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Dear Abby 12/06
Wife objects to husband serving as party escort
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DEAR ABBY: My husband, "Steve's," daughter by his first marriage has a mentor at work who keeps trying to "borrow" him as her escort to the company Christmas party. Steve and I have been married nine years, and this is the third time she has tried to pull this stunt.
    I don't believe my husband is interested in her, but everyone at the company knows he is married, and for her to show up with him as her escort is highly insulting to me.
    Steve agreed on the phone to go with her this afternoon and told me about it when I got home from work. I told him how I felt, and he immediately said he wouldn't go — he hadn't realized it would bother me. I told him he now "has to" go or she will think I am threatened by her.
    My stepdaughter evidently doesn't see a problem with it, as she's the one who called to facilitate the woman asking my husband. (I wonder how she'd have felt if her mother were still married to her dad?)
    Yes, my husband is a fun, entertaining person. Are my pantyhose in a knot over nothing? — OFFENDED, NOT THREATENED
    DEAR OFFENDED: Your husband may be "fun and entertaining," but he is also married — and that means he's out of the escort pool. He should not attend the function without you, and his daughter and her "mentor" were out of line to ask.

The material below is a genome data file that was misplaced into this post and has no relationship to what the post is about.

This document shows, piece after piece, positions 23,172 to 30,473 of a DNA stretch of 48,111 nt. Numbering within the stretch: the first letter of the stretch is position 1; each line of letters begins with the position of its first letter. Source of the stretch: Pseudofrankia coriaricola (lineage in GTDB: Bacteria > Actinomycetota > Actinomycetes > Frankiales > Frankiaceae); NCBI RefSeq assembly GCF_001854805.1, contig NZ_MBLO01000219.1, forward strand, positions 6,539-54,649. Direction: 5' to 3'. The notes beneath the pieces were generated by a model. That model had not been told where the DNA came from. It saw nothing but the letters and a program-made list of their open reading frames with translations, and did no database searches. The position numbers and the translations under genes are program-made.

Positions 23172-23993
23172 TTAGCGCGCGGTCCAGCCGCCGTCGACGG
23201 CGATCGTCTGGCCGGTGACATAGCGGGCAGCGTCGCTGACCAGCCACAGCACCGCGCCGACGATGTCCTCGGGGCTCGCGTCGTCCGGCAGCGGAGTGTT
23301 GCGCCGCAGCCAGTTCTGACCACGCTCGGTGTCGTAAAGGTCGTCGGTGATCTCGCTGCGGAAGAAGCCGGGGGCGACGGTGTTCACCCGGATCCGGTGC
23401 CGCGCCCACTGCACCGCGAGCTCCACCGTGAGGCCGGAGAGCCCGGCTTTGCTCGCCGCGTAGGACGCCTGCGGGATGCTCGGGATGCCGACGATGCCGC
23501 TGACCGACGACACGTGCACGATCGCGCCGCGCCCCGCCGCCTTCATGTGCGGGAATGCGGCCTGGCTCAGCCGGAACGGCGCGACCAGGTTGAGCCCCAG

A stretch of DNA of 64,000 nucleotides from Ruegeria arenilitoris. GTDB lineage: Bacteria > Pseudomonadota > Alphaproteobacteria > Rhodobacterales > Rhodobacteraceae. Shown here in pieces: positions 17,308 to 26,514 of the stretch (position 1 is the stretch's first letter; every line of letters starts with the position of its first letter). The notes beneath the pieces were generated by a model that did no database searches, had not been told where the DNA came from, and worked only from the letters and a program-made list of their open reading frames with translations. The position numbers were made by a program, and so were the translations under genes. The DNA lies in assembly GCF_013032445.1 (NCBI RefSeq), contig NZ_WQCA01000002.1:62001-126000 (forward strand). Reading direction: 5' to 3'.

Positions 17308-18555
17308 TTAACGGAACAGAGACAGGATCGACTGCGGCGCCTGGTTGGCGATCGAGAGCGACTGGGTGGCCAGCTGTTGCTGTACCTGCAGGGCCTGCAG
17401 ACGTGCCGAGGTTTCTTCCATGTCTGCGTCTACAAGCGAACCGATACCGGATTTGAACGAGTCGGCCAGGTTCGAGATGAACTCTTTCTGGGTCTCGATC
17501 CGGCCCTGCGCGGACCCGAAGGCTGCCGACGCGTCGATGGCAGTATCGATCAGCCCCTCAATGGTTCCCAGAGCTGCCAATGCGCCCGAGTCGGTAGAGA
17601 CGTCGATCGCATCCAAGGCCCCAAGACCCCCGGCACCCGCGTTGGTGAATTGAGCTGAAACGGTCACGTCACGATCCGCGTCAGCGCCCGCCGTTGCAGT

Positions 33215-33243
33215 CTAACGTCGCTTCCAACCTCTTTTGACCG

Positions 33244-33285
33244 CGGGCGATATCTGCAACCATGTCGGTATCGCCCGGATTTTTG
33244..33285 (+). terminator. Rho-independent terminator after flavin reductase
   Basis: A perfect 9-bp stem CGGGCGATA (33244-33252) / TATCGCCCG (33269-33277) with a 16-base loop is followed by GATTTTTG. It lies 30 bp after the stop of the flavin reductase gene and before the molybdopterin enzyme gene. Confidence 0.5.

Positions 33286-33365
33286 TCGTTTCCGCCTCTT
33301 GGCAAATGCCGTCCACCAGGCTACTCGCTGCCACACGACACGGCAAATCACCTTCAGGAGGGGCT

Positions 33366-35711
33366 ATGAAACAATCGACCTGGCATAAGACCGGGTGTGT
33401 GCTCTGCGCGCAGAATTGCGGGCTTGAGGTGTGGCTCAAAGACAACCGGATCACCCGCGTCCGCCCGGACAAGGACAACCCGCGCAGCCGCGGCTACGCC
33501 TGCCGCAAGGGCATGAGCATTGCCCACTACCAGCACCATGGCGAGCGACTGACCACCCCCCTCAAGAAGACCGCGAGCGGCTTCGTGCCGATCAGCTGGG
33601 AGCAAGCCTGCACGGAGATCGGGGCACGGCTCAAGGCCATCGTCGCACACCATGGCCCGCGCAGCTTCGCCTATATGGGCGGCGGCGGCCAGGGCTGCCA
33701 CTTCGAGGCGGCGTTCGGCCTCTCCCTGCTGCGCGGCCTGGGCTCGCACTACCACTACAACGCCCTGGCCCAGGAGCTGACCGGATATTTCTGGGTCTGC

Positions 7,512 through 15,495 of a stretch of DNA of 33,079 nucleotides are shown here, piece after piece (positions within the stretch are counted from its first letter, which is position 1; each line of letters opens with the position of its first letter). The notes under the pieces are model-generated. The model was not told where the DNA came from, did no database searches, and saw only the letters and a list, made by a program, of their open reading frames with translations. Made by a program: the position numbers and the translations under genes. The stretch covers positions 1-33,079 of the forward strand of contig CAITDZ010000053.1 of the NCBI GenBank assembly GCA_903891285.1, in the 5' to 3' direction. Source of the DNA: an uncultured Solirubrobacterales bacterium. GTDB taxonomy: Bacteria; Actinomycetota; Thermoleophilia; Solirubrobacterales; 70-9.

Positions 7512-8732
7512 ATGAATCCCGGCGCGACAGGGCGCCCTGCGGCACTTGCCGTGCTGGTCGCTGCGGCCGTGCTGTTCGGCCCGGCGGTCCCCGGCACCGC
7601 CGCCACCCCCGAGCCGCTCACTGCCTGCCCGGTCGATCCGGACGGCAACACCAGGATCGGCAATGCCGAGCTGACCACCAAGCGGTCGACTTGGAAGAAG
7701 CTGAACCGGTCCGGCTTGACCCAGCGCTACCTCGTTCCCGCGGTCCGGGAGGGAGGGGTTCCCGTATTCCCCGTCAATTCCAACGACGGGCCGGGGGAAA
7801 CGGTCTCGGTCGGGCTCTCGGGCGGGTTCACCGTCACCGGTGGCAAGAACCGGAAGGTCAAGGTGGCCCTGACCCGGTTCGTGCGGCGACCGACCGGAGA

DEAR ABBY: I have two children, 15 and 17. Many of their friends are becoming single parents. Not wanting that for my children, I talk to them and urge them not to have babies until they're ready to be good parents.
    You are so good at coming up with lists for things, Abby. Could you compile a list of criteria for what makes a really good parent? It would be nice to show them what that adds up to. — NANCY IN FLAGSTAFF, ARIZ.
    DEAR NANCY: I'm pleased to help. However, I'm sure my readers will want to add to the list, which is a short one.
    (1) Can you support the child financially? Children are expensive. I always urge people to complete their education and delay parenthood until they are self-supporting, in case they should find themselves in the role of sole provider.
    (2) Can you support the child emotionally? Babies are cute, but they are also completely helpless and emotionally needy. While some young women say they want a baby so they'll have someone to love them, the reality is it's the parent's responsibility to love and sacrifice for the child. In plain English, this means the end of a normal teenage social life because babies are extremely time-consuming.
    (3) Are you prepared to be a consistent parent? Children learn by example — both good and bad. Are you prepared to be a role model for the behaviors you want your child to mimic? Because mimic they do. They learn more from what they observe than what they're told.
    (4) Have you read up on child development? Are your expectations of what a child should be able to accomplish as he or she reaches various chronological milestones realistic? Ditto for your partner, whether or not he or she is the child's biological parent.
    (5) Are you prepared to put someone else's needs before your own for the next 18 to 21 years? Remember, babies can't be returned to the manufacturer for a refund if you're not 100 percent satisfied. Sometimes they come with serious challenges. Can you cope with those realities?
    If the answer to any of these questions is no, I strongly advise postponing parenthood.
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